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14 Strategies for Partnering with Mission-Focused Banks

Throughout American history, substantial inequality has existed, particularly in minority communities for whom median household wealth continues to lag significantly compared to nonminorities. Compounded by longstanding wealth disparities, the twin health and economic shocks spurred by COVID-19 have devastated minority and low-income households. Access to capital has been among the most important limitations for many minority-owned business enterprises on withstanding the current crisis, increasing scale, and driving post-COVID economic development locally and nationally.

Previous Milken Institute research found that federally designated and mission-driven Minority Depository Institutions (MDIs) and Community Development Financial Institutions (CDFIs) can be powerful fulcrums for equitable access to capital for minority and low-income communities. MDIs are financial institutions in predominantly minority communities, in which minorities own at least 51 percent of the voting stock and comprise the majority of the board of directors. CDFIs are financial institutions that must originate at least 60 percent of their loans and investments in eligible distressed and underserved communities.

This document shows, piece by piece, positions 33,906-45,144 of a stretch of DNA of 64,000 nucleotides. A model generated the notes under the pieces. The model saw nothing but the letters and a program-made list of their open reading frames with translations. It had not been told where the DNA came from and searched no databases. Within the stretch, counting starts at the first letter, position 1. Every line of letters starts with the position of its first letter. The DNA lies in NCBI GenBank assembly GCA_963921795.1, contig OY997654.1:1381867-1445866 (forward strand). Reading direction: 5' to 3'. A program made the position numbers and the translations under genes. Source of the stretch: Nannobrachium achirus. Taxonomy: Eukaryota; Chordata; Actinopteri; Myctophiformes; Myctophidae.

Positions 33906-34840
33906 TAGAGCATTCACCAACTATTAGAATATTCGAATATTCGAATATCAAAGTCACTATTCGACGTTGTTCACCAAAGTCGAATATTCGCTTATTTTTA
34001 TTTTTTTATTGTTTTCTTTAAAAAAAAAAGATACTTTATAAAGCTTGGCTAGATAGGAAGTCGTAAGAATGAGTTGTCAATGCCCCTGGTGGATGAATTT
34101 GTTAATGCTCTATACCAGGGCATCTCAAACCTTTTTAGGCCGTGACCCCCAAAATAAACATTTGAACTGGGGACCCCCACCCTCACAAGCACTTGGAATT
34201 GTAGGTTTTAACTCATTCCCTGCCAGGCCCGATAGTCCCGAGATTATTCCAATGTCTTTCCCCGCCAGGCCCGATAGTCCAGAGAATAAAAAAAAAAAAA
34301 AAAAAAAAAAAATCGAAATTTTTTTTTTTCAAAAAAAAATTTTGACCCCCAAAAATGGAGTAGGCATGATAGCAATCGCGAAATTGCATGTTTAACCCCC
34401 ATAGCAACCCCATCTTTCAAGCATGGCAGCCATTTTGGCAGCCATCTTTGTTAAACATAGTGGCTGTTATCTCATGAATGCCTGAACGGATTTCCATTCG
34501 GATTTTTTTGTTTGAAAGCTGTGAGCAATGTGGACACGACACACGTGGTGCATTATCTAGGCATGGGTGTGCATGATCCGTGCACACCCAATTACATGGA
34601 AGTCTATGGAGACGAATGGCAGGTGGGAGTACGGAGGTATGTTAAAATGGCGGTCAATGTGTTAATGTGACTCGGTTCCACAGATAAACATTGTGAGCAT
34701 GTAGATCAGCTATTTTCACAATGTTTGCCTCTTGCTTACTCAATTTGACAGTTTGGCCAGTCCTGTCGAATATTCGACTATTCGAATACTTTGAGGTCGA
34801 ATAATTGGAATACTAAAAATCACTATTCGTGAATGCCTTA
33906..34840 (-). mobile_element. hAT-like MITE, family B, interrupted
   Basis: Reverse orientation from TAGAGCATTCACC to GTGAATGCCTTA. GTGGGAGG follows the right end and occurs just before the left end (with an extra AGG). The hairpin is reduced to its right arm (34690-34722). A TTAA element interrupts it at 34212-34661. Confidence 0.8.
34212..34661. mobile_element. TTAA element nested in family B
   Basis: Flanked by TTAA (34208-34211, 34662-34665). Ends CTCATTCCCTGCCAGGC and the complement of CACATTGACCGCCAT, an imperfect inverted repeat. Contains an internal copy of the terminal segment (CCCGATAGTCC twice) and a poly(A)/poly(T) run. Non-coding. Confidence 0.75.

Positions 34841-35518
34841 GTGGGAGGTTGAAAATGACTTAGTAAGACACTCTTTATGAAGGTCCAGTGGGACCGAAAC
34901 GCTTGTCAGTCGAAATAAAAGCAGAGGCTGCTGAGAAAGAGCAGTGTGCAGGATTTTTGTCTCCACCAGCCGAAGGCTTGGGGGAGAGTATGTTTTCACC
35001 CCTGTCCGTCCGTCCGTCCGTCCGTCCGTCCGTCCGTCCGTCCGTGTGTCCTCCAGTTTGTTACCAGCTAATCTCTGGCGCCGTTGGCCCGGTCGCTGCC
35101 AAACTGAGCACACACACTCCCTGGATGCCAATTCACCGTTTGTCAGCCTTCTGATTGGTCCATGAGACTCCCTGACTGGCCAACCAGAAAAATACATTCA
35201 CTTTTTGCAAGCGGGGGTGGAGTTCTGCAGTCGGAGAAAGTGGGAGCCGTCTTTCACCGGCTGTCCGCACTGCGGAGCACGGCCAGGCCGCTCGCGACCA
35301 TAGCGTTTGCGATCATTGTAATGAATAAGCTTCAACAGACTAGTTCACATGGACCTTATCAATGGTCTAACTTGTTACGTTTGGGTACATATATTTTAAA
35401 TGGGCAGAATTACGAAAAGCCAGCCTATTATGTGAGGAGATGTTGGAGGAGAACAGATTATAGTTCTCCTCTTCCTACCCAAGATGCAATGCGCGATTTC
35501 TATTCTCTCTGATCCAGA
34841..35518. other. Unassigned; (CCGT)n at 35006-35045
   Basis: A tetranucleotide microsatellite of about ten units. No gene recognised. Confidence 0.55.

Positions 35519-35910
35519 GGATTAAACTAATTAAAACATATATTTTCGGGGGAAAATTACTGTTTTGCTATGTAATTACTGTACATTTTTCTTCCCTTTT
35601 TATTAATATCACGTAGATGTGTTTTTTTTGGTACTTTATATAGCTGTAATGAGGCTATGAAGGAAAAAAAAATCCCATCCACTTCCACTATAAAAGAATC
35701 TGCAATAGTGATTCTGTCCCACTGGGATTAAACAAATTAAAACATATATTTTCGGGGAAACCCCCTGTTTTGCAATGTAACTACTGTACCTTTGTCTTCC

The Milken Institute, with support from JPMorgan Chase, has developed a primer for economic development to bridge the racial wealth gap with a focus on equitable access to capital. The purpose of this research is to distill strategies of how stakeholders can partner with MDI and CDFI banks, which have strong track records of targeting underserved communities, to increase their capacity and scale of impact.

These strategies fall into three levels of engagement:

1. Repairing immediate balance sheet capacity needs thorough Tier 1 capital injections,

2. Restoring access to capital at parity across the nation by considering exemplary business models in the industry, and

3. Reimagining the banking system in light of the spectrum of financial services disruptions to ensure minority and low-income communities actively participate in post-COVID recovery and the banking future.